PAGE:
Ksp of calcium hydroxide [closed]

What would the Ksp of calcium hydroxide be at around room temp (66 Fahrenheit) and 1 atm of pressure? I know the Ksp value varies with temperature, but is there a notable difference from 20 degrees C to 25 degrees C?

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According to IUPAC Solubility Data Series Volume 52, Alkaline Earth Hydroxides in Water and Aqueous Solutions (1992), the best fitting to experimental solubility values of calcium hydroxide in water was obtained with a three-parameter equation:

$\ln\left({b/{\text{mol kg}}^{-1}}\right) = 86.1534 - 3492.14/({T/{\text{K}}}) - 13.7494\,\ln({T/{\text{K}}})$

where $b$ is molality and $T$ is temperature.

The results have a standard uncertainty of

$\sigma \left( b \right) = 1.7 \times {10^{ - 4}}\;{\text{mol k}}{{\text{g}}^{ - 1}}$

over the temperature range from 273.15 K to 623.15 K.

For

${T_1} = 20\;^\circ\text{C} = 293.15\;{\text{K}}$

the three-parameter equation reads

\begin{aligned} \ln\left({{b_1}/{\text{mol kg}^{-1}}}\right) = & \;86.1534 - 3492.14/({T_1}/{\text{K)}} - 13.7494\,\ln({T_1}/{\text{K)}} \\ = & \;86.1534 - 3492.14/(293.15\;{\text{K}}/{\text{K)}} - 13.7494\,\ln(293.15\;{\text{K}}/{\text{K)}} \\ = & \; {-}3.8651 \\ {b_1}/{\text{mol kg}^{-1}} = & \;0.02096 \\ {b_1} = & \;0.02096\;{\text{mol kg}^{-1}} \\ \end{aligned}

In the same way for

${T_2} = 25\;^\circ\text{C} = 298.15\;{\text{K}}$

the three-parameter equation reads

\begin{aligned} \ln\left({{b_2}/{\text{mol kg}^{-1}}}\right) = & \;86.1534 - 3492.14/({T_2}/{\text{K)}} - 13.7494\,\ln({T_2}/{\text{K)}} \\ = & \;86.1534 - 3492.14/(298.15\;{\text{K}}/{\text{K)}} - 13.7494\,\ln(298.15\;{\text{K}}/{\text{K)}} \\ = & \; {-}3.8978 \\ {b_2}/{\text{mol kg}^{-1}} = & \;0.02029 \\ {b_2} = & \;0.02029\;{\text{mol kg}^{-1}} \\ \end{aligned}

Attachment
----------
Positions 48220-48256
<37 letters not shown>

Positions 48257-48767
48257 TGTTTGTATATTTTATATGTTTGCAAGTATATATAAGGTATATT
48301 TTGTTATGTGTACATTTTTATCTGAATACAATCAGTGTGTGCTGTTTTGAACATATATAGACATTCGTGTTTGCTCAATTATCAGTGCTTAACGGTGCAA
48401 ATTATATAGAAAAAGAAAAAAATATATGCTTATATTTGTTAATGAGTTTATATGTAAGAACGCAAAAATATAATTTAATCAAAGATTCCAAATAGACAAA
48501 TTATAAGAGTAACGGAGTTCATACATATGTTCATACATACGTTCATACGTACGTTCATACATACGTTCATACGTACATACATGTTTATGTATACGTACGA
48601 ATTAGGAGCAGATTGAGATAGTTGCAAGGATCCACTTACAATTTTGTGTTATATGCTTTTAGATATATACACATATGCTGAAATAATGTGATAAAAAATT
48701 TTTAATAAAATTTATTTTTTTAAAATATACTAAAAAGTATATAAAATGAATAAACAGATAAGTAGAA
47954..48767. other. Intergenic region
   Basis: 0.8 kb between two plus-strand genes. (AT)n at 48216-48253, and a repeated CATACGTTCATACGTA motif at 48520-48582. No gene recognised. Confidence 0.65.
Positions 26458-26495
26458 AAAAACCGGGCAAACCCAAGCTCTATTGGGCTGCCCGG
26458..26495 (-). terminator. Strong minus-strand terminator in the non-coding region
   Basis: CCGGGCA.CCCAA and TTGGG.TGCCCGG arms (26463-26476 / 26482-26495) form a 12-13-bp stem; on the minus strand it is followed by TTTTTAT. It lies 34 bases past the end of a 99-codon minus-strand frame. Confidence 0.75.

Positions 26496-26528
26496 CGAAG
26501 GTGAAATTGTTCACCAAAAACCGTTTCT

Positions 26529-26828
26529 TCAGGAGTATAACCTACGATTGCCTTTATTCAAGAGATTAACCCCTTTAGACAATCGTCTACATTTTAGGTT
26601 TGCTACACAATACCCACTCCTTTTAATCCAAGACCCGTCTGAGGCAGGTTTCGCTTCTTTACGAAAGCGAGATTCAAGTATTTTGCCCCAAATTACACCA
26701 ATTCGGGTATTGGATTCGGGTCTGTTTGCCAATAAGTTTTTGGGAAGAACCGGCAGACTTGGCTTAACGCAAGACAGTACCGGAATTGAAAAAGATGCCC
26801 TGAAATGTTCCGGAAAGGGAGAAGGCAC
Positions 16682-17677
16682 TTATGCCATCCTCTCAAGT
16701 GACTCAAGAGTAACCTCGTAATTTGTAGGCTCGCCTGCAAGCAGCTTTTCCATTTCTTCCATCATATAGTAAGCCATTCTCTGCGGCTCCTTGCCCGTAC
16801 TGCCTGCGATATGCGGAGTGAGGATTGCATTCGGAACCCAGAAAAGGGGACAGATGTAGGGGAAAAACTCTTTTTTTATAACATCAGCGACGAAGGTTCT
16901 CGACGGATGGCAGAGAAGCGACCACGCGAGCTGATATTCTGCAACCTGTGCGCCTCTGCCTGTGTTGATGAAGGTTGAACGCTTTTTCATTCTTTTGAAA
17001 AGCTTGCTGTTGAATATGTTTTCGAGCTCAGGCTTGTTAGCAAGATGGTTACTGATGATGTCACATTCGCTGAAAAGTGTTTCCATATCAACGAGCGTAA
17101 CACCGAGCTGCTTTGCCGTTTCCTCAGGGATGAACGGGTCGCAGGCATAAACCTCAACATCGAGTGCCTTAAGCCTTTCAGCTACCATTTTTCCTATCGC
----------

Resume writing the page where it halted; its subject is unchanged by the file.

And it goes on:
Thus, taking into account the above-mentioned uncertainty, the calculated solubility of calcium hydroxide in water is

${b_1} = \left( {{\text{0}}{\text{.02096}} \pm 0.00017} \right)\;{\text{mol kg}^{-1}}$ at a temperature of ${T_1} = 20\;^\circ\text{C}$

and

${b_2} = \left( {{\text{0}}{\text{.02029}} \pm 0.00017} \right)\;{\text{mol kg}^{-1}}$ at a temperature of ${T_2} = 25\;^\circ\text{C}$.

• Thank you. Ah, so the $T/K$ value was just to get rid of the units. – Anonymous Mar 4 '15 at 2:25
• @Anonymous Yes. Generally, such numerical value equations are deprecated; the use of quantity equations is normally preferred and is strongly recommended. However, logarithms of units are ugly; thus, it is easier to eliminate the units and use a numerical value equation in this case. Anyway, this equation is not based on any chemical theory; it is just an arbitrary equation that sufficiently describes the experimental data. – Loong Mar 4 '15 at 13:07